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Preserving the History & Heritage of Lake Winnipesaukee & Vicinity


VICTORIAN railroad station


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Along with the Gale Memorial Library (completed in 1903), the Baptist Church (completed in 1848 and moved to its present location following construction of the Library), and the Congregational Church (completed in 1906), the Laconia Railroad Station dominates the northern end of Laconia's downtown commercial area.

The inspiration for replacing Laconia's original one-room station came from Charles A. Busiel, a successful Laconia businessman who later became Governor of New Hampshire.

Mr. Gilbert's design is in the Romanesque Revival Style that was popularized in the United States by American architect Henry Hobson Richardson. The latter had many followers. Because of that influence, the style is often referred to as Richardson Romanesque. The Laconia Railroad Station was completed approximately ten years after the height of Richardson's career.

Clearly, the main architectural feature of the station is its central waiting room. It is over 50 feet high. Visitors are awestruck by the groined ceiling with its curved beams and hand carved elements and the massive red sandstone fireplace. The room is ringed with clerestory stained glass windows that provide natural light throughout the day, even when it is cloudy.

On both sides of the massive waiting room are smaller sections that housed passenger ticket and baggage offices, public rest rooms, and taxi services. To the east and to the west of the center interior sections were the covered platforms.

The exterior of the waiting and passenger service rooms was constructed of light gray rusticated granite. This section of the structure is capped by a squat, massive tower that serves as the main focal point for the structure. The granite is highlighted by red sandstone trim, and all of the stonework is set in a red mortar.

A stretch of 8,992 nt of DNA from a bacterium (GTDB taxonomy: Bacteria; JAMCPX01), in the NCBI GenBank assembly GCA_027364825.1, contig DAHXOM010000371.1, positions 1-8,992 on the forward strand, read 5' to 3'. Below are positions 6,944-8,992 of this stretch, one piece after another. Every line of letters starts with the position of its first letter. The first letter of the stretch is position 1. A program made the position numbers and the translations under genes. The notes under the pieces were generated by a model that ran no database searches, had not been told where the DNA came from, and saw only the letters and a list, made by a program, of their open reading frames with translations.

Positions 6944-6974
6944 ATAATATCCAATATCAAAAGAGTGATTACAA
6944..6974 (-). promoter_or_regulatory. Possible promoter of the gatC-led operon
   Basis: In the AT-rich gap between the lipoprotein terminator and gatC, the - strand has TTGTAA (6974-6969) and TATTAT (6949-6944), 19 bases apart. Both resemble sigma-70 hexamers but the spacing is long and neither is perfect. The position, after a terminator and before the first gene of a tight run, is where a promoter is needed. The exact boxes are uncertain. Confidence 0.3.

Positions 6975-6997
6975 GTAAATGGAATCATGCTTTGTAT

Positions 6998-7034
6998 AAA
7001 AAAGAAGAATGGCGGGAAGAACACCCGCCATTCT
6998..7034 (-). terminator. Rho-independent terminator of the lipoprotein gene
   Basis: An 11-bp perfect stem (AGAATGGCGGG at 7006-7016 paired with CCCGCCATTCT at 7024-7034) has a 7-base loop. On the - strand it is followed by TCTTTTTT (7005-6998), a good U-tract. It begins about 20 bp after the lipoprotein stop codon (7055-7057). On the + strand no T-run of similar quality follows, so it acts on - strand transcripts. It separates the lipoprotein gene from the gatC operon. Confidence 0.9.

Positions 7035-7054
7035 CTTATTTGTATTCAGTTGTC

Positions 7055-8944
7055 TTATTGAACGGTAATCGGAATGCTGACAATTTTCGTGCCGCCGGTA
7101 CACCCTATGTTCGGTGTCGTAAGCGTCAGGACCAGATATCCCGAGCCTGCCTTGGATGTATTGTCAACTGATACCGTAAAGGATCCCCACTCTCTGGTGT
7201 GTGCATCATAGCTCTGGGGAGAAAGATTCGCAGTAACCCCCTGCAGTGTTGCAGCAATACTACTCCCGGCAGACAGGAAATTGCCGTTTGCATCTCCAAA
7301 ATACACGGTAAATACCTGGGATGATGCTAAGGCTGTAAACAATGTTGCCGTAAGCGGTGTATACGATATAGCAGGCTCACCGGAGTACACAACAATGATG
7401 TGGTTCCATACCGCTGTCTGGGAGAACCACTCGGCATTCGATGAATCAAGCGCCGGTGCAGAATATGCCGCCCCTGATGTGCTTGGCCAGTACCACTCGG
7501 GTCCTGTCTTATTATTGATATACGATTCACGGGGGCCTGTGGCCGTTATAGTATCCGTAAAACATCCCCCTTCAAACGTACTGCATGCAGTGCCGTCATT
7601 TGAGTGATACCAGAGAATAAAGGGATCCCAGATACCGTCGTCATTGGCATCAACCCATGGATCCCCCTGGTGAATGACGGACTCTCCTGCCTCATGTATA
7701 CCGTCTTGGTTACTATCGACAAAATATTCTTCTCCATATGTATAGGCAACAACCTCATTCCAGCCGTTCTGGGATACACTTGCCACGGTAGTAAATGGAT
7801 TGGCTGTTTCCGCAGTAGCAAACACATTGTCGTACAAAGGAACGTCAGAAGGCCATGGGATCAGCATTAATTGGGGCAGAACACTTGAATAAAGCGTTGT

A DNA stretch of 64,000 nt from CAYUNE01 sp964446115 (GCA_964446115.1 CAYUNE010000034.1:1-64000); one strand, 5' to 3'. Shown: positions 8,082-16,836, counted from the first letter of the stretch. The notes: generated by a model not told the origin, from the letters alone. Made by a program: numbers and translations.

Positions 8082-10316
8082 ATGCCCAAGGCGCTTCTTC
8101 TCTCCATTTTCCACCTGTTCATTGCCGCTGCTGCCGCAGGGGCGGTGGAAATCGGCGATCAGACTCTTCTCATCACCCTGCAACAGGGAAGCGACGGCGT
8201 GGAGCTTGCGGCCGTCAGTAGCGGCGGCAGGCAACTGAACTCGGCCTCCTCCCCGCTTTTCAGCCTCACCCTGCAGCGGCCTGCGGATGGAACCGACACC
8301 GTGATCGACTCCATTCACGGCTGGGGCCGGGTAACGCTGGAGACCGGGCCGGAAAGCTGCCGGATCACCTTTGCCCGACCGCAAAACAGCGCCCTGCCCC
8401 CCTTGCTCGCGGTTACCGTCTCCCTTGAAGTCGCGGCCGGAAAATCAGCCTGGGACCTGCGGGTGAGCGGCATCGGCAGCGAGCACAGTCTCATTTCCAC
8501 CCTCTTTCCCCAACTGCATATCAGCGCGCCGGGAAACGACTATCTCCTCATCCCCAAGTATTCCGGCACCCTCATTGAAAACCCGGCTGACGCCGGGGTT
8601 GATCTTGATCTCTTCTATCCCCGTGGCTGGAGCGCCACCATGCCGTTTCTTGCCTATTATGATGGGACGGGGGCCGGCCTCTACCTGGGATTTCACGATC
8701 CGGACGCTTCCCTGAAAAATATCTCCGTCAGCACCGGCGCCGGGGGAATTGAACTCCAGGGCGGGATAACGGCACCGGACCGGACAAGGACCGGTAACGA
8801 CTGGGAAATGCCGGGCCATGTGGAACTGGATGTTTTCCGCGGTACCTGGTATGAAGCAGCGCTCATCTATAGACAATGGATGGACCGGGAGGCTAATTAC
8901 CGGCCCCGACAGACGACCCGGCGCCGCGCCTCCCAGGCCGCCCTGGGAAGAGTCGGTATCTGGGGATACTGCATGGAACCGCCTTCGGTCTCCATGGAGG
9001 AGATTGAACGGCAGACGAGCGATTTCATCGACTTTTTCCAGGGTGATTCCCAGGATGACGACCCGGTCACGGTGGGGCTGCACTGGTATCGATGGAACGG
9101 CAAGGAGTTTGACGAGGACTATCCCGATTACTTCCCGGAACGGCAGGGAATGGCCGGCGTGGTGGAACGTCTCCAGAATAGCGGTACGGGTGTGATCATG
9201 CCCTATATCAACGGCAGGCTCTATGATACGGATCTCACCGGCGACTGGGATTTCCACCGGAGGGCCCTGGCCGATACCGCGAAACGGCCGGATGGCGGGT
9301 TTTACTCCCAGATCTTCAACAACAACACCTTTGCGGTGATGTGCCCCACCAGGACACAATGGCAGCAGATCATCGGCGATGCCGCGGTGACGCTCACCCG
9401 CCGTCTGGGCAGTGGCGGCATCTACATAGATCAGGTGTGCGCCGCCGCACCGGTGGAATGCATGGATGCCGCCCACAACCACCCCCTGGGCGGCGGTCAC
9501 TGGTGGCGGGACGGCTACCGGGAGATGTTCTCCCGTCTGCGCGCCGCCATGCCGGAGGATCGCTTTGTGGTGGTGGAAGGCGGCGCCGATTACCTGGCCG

All of the station's parts are visually tied together by a broad linear hip roof that covers the waiting platforms, the porte-cochere, and waiting room and offices. The roof is surfaced in dark grey slate. The sheer extent of the roof gives the station a size and scale beyond that required by the simple functions that the building served. The roofline is embellished with terra cotta detailing.

The massive slate roof over the waiting platforms is supported by tree-like wood columns. These columns start as a single pole at their base and then branch into a limb-like bracing system where they support the roof. The underside of the platform is beaded tongue and grove paneling finished with a spar varnish.

The mass of the roof and granite work is softened by carved detailing in the granite and sandstone at the column capitals and window openings.
“The main features of the building are the port-cochere at the entrance and the large general waiting room or rotunda, open to the roof, with clerestory windows on all sides. The floor of this room is of tile, and the wall to a height of ten feet are finished in quartered oak, and above that plastered and tinted in two shades of chrome.”
That’s how The Laconia Democrat described the now historic Victorian Laconia Railroad Station on the occasion of its completion and dedication in August of 1892.


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